Ad­min­is­tra­tion in­stalls “com­mis­sars”

White House has 16 se­nior aides planted in de­part­ments to mon­i­tor loy­alty, ac­cord­ing to sources.

The Denver Post - - NEWS - By Lisa Rein and Juliet Eilperin

washington» The political ap­pointee charged with keep­ing watch over En­vi­ron­men­tal Pro­tec­tion Agency Ad­min­is­tra­tor Scott Pruitt and his aides has of­fered un­so­licited ad­vice so of­ten that af­ter just four weeks on the job, Pruitt has shut him out of many staff meet­ings, ac­cord­ing to two se­nior ad­min­is­tra­tion of­fi­cials.

At the Pen­tagon, they’re pri­vately call­ing the for­mer Marine of­fi­cer and fighter pilot who’s sup­posed to keep his eye on De­fense Sec­re­tary Jim Mat­tis “the com­mis­sar,” ac­cord­ing to a high-rank­ing de­fense of­fi­cial with knowl­edge of the sit­u­a­tion. It’s a ref­er­ence to Soviet-era Com­mu­nist Party of­fi­cials who were as­signed to mil­i­tary units to en­sure their com­man­ders re­mained loyal.

Most mem­bers of Pres­i­dent Don­ald Trump’s Cab­i­net do not yet have lead­er­ship teams in place or even nom­i­nees for top deputies. But they do have an in­flu­en­tial co­terie of se­nior aides in­stalled by the White House who are charged — above all — with mon­i­tor­ing the sec­re­taries’ loy­alty, ac­cord­ing to eight of­fi­cials in and out­side the ad­min­is­tra­tion.

This shadow gov­ern­ment of political ap­pointees with the ti­tle of se­nior White House ad­viser is em­bed­ded at ev­ery Cab­i­net agency, with of­fices in or just out­side the sec­re­tary’s suite. The White House has in­stalled at least 16 of the ad­vis­ers at de­part­ments in­clud­ing En­ergy and Health and Hu­man Ser­vices and at some smaller agen­cies such as NASA, ac­cord­ing to records first ob­tained by ProPublica through a Free­dom of In­for­ma­tion Act re­quest.

Th­ese aides re­port not to the sec­re­tary, but to Rick Dearborn, the White House deputy chief of staff for pol­icy, ac­cord­ing to ad­min­is­tra­tion of­fi­cials. A top Dearborn aide, John Mash­burn, leads a weekly con­fer­ence call with the ad­vis­ers, who are in con­stant con­tact with the White House.

The aides act as a go-be­tween on pol­icy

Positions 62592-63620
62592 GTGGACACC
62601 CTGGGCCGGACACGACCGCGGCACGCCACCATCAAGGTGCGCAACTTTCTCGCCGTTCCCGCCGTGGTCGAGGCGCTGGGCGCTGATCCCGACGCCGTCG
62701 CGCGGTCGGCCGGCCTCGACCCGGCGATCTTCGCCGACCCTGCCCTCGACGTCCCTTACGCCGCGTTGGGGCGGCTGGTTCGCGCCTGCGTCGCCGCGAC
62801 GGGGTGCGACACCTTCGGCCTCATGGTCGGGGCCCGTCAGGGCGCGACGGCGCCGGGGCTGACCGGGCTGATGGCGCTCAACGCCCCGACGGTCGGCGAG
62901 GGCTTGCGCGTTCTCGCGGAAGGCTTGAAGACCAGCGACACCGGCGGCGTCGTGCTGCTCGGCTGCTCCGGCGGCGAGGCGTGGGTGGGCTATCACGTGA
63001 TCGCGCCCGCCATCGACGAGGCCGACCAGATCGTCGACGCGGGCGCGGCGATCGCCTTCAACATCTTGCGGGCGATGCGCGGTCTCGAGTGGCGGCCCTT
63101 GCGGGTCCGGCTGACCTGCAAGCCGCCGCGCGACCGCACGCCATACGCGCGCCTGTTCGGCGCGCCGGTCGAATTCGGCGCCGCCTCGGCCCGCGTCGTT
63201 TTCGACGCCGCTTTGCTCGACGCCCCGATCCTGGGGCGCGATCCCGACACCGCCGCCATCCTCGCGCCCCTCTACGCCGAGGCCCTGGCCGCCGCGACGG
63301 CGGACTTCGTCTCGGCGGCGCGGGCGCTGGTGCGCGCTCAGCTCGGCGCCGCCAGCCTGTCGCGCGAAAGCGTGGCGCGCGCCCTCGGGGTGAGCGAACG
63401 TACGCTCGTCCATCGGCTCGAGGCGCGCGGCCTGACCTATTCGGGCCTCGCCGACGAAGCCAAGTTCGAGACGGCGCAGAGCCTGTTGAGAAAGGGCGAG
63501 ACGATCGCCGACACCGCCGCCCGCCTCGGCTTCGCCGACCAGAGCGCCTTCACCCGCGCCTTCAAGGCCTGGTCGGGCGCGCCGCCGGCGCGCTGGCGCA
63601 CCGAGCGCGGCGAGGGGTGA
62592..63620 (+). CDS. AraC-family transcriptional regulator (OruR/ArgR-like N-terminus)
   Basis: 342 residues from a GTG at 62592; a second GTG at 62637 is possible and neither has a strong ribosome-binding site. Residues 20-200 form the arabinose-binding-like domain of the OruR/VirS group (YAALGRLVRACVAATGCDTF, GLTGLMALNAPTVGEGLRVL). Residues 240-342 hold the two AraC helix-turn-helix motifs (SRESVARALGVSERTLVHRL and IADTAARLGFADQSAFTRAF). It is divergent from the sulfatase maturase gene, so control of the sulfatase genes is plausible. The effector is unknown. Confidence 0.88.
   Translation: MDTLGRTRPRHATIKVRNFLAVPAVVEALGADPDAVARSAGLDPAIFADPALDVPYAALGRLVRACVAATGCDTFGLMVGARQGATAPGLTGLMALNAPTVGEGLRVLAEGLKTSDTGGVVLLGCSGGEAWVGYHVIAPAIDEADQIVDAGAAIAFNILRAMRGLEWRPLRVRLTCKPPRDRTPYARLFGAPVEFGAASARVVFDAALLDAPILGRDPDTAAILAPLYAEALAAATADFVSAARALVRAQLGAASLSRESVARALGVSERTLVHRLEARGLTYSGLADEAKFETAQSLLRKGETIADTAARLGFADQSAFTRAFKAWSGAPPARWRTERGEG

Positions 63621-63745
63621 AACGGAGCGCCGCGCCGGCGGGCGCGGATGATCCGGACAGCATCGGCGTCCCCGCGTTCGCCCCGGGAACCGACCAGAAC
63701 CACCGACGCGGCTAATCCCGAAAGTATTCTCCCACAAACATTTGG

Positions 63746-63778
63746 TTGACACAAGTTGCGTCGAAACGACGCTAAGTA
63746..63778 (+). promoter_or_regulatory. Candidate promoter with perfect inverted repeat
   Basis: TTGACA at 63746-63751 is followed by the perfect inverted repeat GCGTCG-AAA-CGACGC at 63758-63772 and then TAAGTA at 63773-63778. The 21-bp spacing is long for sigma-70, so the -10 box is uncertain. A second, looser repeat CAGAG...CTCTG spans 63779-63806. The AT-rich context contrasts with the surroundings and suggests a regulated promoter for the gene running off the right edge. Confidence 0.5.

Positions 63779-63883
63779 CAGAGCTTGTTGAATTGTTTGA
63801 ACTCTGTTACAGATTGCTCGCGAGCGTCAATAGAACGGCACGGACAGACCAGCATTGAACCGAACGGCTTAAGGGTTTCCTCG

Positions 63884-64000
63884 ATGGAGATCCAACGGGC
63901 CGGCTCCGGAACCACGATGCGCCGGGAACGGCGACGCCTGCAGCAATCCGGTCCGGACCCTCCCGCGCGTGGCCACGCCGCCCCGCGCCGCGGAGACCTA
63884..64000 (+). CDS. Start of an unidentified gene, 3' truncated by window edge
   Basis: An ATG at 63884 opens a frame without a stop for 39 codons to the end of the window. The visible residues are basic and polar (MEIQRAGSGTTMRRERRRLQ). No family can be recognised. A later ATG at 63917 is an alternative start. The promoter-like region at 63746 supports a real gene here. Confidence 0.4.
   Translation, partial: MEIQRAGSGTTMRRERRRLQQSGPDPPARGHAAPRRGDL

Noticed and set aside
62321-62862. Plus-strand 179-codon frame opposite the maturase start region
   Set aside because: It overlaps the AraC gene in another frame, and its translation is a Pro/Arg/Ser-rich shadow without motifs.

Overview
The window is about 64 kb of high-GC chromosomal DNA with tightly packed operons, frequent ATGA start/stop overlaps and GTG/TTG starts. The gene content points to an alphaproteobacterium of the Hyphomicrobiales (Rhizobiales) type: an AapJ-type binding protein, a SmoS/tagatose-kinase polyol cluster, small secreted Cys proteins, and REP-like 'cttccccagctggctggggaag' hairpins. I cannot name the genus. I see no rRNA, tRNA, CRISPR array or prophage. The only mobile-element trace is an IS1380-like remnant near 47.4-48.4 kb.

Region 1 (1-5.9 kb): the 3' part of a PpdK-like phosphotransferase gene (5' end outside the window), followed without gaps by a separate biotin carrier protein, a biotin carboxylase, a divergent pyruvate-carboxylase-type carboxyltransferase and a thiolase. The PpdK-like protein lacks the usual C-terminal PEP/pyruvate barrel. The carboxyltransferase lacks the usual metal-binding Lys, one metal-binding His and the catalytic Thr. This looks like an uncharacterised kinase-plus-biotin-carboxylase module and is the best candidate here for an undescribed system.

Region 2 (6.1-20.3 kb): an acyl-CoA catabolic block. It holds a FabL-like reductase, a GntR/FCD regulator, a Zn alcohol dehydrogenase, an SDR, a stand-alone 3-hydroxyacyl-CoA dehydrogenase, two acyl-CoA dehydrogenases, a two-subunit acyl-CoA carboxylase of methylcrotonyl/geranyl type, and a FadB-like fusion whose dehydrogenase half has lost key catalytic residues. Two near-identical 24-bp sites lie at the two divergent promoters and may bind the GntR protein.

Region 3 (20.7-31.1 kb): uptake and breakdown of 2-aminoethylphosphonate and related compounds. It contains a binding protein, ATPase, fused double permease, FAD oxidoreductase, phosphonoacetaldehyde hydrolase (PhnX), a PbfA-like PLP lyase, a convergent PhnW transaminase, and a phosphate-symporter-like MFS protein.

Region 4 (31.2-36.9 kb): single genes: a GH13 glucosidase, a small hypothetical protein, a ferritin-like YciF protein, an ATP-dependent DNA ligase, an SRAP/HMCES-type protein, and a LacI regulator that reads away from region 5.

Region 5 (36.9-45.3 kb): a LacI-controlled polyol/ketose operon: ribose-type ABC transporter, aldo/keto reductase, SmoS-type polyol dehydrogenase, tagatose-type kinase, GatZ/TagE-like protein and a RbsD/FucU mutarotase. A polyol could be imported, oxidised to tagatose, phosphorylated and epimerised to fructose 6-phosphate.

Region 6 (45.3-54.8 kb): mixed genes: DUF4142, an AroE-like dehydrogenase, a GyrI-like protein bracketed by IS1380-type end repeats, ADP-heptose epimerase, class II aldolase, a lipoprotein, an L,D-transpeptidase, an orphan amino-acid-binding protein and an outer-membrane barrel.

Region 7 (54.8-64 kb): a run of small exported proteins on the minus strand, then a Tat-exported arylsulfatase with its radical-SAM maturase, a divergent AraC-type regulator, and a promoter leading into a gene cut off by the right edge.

mat­ters for the agen­cies and the White House. Be­hind the scenes, though, they’re on an­other mis­sion: to mon­i­tor Cab­i­net lead­ers and their top staffs to make sure they carry out the pres­i­dent’s agenda and don’t stray too far from the White House’s talk­ing points, said sev­eral of­fi­cials with knowl­edge of the ar­range­ment.

“Es­pe­cially when you’re start­ing a gov­ern­ment and you have a changeover of par­ties when poli­cies are go­ing to be dra­mat­i­cally dif­fer­ent, I think it’s some­thing that’s smart,” said Barry Ben­nett, a for­mer Trump cam­paign ad­viser. “Some­body needs to be there as the White House’s man on the scene. Be­cause there’s no se­nior staff yet, they’re func­tion­ing as the White House’s voice and ears in th­ese de­part­ments.”

The ar­range­ment is un­usual. It wasn’t used by Pres­i­dents Barack Obama, George W. Bush or Bill Clin­ton. And it’s also dif­fer­ent from the tra­di­tional li­aisons who shep­herd the White House’s political ap­pointees to the var­i­ous agen­cies. Crit­ics say the com­pet­ing chains of com­mand even­tu­ally will breed mis­trust, chaos and in­ef­fi­ciency — es­pe­cially as new depart­ment heads build their staffs.

“It’s healthy when there is some day­light be­tween the pres­i­dent’s Cab­i­net and the White House, with room for some dis­agree­ment,” said Kevin Knobloch, who was chief of staff un­der Obama to then-En­ergy Sec­re­tary Ernest Moniz.

“That can only hap­pen when agency sec­re­taries have their own team, who re­port di­rectly to them,” he said. “Oth­er­wise it comes off as not a ring­ing vote of con­fi­dence in the Cab­i­net.”